Everyone thinks that smaller logs are useful when the main log is above X inches, where X is totally subjective.
Very true. My own opinion on this has certainly changed over the years. For me the issue is when the sticks/branches piled on the sides are so small that they break and/or end up at odd angles all over the place. At that point I think they hurt more than they help.
 

Tim

aka sptimmy43
looking at your second pic - we did something like that at CR. cut out the trail,
ramped log on one side of the trail, and left the other. Options!
(at least i think we did it on purpose - it might have just turned out that way)

is it a true logover if it has a ramp?

Let's build a progressive log over and drop area!

So in my second pic that is definitely more of a feature than a logover, I guess. The log was cut to clear the trail and the pieces were used to make a fun line to the side.

I think it would be awesome if we could get the green light to build some sort of skills park or even just a few progressive features. It would be a really fun way to hone some skills.
 
I have been a branch stacker...but have recently had two nasty nose-overs where I cleared the log and hit a smaller log which became dislodged. I frankly love the challenge of log roll-overs and want to encourage people to try them (is there a "for dummies" version of trail building?)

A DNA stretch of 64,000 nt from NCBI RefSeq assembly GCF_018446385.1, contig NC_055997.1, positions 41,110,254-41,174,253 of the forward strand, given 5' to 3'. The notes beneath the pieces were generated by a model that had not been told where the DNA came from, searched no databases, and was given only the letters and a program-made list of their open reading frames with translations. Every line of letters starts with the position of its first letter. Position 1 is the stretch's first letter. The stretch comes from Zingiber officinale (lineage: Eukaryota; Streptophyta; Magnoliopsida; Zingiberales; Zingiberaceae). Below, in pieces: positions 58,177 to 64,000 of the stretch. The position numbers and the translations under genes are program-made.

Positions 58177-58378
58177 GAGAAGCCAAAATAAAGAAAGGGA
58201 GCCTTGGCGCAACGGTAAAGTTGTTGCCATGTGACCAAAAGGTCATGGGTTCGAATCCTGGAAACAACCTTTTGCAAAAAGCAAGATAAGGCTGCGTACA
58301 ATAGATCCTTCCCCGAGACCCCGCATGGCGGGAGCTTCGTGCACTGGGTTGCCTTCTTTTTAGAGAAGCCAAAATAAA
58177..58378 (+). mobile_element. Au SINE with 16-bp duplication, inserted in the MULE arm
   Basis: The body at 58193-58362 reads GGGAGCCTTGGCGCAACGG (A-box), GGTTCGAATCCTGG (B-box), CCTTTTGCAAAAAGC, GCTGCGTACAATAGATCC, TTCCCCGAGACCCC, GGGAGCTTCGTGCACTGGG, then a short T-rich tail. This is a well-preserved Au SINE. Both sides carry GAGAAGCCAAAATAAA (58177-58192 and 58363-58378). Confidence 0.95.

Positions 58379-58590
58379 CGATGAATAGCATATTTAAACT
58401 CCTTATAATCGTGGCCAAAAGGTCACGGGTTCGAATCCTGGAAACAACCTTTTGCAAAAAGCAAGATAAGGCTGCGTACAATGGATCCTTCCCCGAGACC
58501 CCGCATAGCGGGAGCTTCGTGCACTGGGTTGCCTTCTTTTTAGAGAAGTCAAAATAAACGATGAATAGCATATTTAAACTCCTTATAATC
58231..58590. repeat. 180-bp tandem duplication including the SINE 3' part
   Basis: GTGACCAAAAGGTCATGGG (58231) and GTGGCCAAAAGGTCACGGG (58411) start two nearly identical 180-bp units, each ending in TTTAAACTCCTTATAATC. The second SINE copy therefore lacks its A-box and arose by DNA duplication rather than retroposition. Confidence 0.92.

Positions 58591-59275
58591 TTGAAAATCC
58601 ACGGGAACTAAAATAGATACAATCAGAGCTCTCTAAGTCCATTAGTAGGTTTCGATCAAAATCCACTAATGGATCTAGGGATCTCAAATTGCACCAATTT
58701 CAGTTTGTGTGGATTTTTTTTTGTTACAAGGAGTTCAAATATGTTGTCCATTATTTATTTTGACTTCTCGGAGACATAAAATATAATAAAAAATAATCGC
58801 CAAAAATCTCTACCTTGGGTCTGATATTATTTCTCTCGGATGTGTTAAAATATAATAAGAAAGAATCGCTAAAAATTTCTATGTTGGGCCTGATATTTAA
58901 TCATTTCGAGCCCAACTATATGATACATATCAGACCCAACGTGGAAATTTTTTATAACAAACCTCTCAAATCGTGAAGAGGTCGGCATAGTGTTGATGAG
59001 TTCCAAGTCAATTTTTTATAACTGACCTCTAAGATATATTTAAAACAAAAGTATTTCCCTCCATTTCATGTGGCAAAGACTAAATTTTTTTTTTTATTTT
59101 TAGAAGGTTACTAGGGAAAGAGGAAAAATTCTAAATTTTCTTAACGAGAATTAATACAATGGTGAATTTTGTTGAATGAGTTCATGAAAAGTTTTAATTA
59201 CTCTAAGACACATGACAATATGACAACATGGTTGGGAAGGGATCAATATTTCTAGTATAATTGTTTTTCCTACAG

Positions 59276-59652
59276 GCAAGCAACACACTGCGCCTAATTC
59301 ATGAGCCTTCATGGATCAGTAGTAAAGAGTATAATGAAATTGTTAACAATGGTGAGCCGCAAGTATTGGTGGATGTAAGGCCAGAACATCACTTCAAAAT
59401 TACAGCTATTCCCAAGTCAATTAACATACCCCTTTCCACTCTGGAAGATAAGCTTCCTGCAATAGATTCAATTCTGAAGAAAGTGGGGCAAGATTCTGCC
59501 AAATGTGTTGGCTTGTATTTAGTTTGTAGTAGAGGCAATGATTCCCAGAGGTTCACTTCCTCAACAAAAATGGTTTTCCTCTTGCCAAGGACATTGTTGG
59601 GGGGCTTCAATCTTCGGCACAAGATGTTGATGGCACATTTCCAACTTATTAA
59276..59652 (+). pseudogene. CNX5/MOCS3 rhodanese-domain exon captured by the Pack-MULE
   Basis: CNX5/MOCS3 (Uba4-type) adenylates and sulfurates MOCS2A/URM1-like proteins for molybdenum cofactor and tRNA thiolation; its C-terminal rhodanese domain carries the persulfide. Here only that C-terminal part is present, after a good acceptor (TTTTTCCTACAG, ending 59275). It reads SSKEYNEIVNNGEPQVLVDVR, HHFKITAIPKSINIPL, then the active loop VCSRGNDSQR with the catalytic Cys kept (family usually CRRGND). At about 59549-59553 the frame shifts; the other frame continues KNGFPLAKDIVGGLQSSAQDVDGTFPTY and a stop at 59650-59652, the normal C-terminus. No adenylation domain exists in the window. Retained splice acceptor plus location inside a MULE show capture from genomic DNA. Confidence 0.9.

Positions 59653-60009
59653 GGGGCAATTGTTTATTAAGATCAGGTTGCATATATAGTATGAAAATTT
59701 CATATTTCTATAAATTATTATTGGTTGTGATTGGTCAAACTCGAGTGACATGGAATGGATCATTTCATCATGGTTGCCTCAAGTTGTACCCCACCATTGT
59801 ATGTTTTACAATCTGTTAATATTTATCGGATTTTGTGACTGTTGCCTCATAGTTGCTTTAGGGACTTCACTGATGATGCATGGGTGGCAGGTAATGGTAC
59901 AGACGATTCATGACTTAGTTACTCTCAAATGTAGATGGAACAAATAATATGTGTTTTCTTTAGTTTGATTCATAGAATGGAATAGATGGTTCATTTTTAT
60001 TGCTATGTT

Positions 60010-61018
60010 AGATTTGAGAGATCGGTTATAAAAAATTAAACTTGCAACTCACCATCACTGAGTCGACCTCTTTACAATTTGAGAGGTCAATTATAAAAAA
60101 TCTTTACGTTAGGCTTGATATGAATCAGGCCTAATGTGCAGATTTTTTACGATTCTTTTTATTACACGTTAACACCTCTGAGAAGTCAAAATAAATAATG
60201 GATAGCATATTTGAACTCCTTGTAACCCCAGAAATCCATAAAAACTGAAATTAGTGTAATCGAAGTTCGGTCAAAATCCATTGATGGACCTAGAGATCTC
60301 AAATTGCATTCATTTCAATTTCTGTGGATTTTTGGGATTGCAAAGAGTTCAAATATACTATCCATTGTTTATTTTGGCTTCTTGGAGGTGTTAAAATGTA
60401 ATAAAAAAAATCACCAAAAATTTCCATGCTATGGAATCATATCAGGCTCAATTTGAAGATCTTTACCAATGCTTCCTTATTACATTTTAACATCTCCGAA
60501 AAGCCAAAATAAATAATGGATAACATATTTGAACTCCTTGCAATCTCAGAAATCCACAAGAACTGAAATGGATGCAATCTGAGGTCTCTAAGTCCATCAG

Patrick

Overthinking the draft from the basement already
Staff member
I have been a branch stacker...but have recently had two nasty nose-overs where I cleared the log and hit a smaller log which became dislodged. I frankly love the challenge of log roll-overs and want to encourage people to try them (is there a "for dummies" version of trail building?)

Trails or obstacles?

I'm a proponent of line choices when it comes to obstacles.
In a multi-use environment, hikers aren't really interested in the really cool bermed turn that is so much fun on a bike,
or hopping over logs. Others get crazy that the trail has to be "the trail" - which the hikers then dumb down.
/rant

i need to go look at an upcoming project. :D
 

ebarker9

Well-Known Member
My favorite is the pile of sticks on one side of a large log with either absolutely nothing on the other side or maybe like a random 4" wide rock that you can't see until you've already committed to a line.